I’ve spent much of this week on the road, criss-crossing the state talking to Texans about the upcoming election. Like most political observers, I have some thoughts about whether Hillary Clinton was right to say that some Donald Trump supporters belong in a “basket of deplorables,” but for now I’ll just offer an observation: during all these conversations, the only Texan who brought up the subject, other than me, was David A. Jones, the co-host of Houston’s Red, White, and Blue, at the outset of a taping  yesterday.

It makes sense that those of us in the media, or the political commentariat more generally, have devoted so much time and attention to Clinton’s characterization of Trump’s supporters. But the gaffes we remember, in my view, are the ones that neatly encapsulate concerns that already existed. If Clinton loses, the “basket of deplorables” will be cited in every post-mortem of her campaign. It would be wrong to call the gaffe itself the culprit, though, in that case. Trump has declared himself shocked and disappointed by Clinton’s sweeping attack on the hard-working Americans who are supporting his campaign. The Trump voters I asked this week, however, struck me as weary or resigned.

None of them, incidentally, struck me as “deplorable”; and as I wrote in March, I don’t think Trump supporters should be reduced to the sum of their support for this particular candidate, or assumed to be on the same page as David Duke and Ann Coulter. Most Americans, in my experience, aren’t deplorable. And a new poll from the Texas Lyceum, released this week, offered a reassuring reminder that people who argue about politics on the internet aren’t necessarily representative of the public writ large.

Texas polls, in particular, often suggest that the general public is considerably more temperate, even on hot-button issues, than one might think. According to the Lyceum poll, for example, a majority of Texas adults are opposed to two of Trump’s signature policy proposals: 59 percent oppose building a wall along our southern border, and 51 percent are against a blanket ban on immigration from countries with any history of terrorism directed at the West. Similarly, Texans are less committed to partisan polarization than their elected officials might like us to be: our two favorite political leaders are Greg Abbott, whose approval rating stands at 59 percent, and Barack Obama, who comes in a close second with 56 percent.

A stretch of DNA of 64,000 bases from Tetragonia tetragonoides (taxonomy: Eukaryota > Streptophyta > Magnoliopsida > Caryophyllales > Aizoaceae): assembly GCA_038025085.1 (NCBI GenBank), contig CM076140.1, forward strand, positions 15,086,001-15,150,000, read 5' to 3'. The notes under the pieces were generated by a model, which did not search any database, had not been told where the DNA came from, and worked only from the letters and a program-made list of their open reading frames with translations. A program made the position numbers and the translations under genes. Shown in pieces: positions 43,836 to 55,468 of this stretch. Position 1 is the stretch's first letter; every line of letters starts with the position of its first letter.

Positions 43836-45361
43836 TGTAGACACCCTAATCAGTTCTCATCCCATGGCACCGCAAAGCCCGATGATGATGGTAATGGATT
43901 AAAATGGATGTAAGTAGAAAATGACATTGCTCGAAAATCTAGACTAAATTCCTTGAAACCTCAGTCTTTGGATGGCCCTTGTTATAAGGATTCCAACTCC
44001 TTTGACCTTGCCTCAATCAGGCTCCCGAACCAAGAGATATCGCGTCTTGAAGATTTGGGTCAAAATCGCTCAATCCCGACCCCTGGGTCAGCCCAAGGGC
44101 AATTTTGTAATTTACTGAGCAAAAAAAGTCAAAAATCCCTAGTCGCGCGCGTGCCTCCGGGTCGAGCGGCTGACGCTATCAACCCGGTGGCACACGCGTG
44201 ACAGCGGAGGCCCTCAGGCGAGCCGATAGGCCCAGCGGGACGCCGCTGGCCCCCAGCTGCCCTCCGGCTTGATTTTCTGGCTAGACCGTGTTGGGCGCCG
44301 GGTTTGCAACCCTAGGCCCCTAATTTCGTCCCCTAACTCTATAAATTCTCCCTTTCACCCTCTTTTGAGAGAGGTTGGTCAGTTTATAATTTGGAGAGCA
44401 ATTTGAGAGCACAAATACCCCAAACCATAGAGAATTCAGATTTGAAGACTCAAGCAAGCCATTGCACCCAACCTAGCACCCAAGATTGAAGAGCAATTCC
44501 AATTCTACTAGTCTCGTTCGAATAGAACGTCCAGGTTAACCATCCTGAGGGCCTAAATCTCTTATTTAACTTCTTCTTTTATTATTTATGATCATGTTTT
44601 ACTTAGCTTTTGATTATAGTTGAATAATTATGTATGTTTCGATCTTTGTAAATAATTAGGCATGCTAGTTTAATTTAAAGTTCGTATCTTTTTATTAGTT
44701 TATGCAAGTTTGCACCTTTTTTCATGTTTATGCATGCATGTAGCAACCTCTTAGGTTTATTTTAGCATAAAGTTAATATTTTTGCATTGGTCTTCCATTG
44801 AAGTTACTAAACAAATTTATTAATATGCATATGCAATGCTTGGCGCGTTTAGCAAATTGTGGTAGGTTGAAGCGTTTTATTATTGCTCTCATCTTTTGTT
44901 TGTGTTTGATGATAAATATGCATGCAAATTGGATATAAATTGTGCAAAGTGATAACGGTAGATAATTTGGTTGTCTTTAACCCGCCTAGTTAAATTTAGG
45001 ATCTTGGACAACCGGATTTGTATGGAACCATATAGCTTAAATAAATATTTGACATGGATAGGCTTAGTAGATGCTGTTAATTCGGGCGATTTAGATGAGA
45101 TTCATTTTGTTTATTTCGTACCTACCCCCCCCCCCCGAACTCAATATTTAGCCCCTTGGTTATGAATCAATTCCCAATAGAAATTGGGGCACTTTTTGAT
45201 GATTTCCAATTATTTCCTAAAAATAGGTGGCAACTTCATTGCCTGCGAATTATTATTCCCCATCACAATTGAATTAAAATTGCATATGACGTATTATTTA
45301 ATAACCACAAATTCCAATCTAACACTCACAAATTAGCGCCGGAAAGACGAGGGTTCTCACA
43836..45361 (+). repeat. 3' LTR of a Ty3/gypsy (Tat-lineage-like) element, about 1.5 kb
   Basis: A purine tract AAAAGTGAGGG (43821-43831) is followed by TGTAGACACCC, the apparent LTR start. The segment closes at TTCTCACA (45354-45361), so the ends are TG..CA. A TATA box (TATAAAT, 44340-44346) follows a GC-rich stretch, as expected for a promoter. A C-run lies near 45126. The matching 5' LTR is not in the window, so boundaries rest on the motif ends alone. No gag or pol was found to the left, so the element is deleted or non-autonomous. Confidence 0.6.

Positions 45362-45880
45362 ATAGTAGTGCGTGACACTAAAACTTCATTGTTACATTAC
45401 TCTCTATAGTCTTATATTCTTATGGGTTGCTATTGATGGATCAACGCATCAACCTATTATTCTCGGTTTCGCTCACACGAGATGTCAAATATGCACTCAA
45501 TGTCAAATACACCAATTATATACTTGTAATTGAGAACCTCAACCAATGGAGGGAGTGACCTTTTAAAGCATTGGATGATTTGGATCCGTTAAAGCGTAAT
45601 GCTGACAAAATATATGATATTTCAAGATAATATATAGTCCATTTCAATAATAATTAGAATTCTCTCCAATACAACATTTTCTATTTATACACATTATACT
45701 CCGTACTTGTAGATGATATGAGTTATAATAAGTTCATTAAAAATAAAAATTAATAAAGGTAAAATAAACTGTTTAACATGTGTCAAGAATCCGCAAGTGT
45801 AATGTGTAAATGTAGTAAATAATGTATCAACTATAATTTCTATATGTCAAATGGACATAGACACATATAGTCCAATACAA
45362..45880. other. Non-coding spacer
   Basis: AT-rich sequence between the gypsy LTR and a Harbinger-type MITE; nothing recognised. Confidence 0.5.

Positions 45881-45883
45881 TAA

The overarching cause of this disjunct between the Texas public’s priorities, and Texas political debates, is that the latter are driven by the small subset of the electorate that decides the Republican primary. In a sense, then, it’s good news for both parties that this year’s polls raise the prospect that Texas might one day have competitive general elections—perhaps even two months from now. The Lyceum poll is the latest in several to find that the presidential election, this year, is closer in Texas than one might think. Among likely voters, with the Libertarian Party and Green Party candidates included, Trump leads Clinton by only seven points, thanks to his ongoing efforts to turn Texas blue. Texas Democrats really shouldn’t expect Republicans to do all the work, even after this morning’s news that Dan Patrick has signed on as the chair of Trump’s state campaign: among registered voters, Trump’s lead drops to one point.

And regardless of whether he or Clinton ultimately prevails in the state, the fact that the race is this close, and that so many voters remain undecided, is consistent with another area of agreement I noticed while reporting this week: Texans really aren’t excited about their choices for president. If anything is deplorable, it’s 2016.